The Sound of TV with Neil Brand (3 stars)

The Sound Of TV With Neil Brand

Enjoyable trip down all our memory lanes with theme tunes and idents galore

For broadcaster, composer and silent film accompanist Neil Brand, pop songs are not the only way we tap into our individual or collective pasts. Nostalgia and memory are just as profoundly accessed and nudged by TV theme tunes, jingles and adverts: even those cheeky broadcaster idents can propel us back to a time that feels safer than the here and now. There are pop historians who would inevitably challenge that assertion, but it's one that Brand sticks to with forthright determination through three thoroughly enjoyable parts of his Sound Of TV.

The opener is a total nostalgia-fest for anyone between the ages of 40 and 80 (aka the prime BBC Four demographic) with Brand effusing over the intro numbers of everything from Z-Cars to Coronation Street, and The Persuaders to Brideshead Revisited, with Game Of Thrones the only concession to contemporary tastes. But just what is it that makes some theme tunes inherently more memorable than others? Over the course of three hours, Brand asks this question of commentators such as Miranda Sawyer, composers like Carl Davis (his World At War work of the early 70s remains iconic) and Stranger Things' synth duo Kyle Dixon and Michael Stein, and The Sopranos' auteur David Chase (such a sit-down helps to justify Brand's jaunts across the globe) who recalls the struggles he had with Frank Sinatra's people over the pivotal use of 'It Was A Very Good Year'.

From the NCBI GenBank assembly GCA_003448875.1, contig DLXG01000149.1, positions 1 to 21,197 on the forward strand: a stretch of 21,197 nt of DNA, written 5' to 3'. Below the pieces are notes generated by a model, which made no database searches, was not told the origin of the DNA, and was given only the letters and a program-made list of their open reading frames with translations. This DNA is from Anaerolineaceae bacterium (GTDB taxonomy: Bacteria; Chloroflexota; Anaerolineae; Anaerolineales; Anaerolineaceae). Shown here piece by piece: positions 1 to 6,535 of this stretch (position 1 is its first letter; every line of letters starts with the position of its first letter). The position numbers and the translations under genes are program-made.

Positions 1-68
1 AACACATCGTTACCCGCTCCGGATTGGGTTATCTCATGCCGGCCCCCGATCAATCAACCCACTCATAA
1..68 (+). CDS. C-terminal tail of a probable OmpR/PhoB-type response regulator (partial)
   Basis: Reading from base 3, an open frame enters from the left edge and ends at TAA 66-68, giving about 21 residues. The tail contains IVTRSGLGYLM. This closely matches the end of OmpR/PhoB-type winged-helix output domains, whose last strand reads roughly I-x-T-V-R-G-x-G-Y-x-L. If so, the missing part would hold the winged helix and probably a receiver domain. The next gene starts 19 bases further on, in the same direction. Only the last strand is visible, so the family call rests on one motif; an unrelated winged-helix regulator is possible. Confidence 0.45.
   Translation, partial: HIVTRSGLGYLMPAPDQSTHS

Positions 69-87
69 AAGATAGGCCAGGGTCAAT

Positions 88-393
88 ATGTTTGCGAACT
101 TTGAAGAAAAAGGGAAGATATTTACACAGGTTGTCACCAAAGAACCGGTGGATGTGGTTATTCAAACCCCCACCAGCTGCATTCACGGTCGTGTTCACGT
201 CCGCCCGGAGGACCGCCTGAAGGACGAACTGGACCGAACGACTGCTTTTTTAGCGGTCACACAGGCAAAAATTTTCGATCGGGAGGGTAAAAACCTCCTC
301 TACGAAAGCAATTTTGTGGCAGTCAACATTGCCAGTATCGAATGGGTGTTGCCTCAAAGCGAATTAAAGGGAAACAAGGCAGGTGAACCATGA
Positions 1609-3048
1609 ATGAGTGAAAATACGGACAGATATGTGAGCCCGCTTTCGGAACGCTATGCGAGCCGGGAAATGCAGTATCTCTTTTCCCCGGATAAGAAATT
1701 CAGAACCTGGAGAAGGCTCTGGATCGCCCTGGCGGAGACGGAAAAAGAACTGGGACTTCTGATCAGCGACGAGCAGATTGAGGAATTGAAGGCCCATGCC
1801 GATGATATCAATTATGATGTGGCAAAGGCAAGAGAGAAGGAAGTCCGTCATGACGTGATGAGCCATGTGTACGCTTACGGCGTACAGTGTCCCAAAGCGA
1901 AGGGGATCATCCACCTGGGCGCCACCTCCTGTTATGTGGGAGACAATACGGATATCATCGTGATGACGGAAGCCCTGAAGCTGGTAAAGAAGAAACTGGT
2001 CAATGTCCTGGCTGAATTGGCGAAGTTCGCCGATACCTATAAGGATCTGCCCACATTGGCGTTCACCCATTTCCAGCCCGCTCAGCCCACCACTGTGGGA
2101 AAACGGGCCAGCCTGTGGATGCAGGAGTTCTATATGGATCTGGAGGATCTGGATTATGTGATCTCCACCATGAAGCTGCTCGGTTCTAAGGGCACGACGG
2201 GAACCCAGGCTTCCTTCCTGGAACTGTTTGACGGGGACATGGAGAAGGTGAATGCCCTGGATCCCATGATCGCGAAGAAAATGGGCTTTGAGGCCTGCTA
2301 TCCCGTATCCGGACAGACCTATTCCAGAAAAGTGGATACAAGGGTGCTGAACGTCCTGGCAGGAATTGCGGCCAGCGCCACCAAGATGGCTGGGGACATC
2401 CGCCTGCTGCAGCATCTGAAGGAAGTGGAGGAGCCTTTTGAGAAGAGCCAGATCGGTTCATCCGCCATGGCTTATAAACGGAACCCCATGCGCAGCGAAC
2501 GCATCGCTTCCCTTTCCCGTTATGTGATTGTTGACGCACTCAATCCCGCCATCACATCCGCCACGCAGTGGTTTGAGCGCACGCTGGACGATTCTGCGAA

The Sound Of TV is relatively easy on the brain and very pleasant in the ears, though it could be argued to lose its way in the middle third with the kind of analysis of adverts which has been done before in those 100 Greatest type countdowns. Plus there's a very curious sequence where our host is given his very own 'branded' theme tune. But Neil Brand is a convivial, enthusiastic and knowledgeable frontman (and surely catnip to Dead Ringers-style impersonators) as he puts his music where his mouth is by effortlessly replaying the tunes of all our pasts.

BBC Four, Friday 4 December, 9pm. Watch on BBC iPlayer.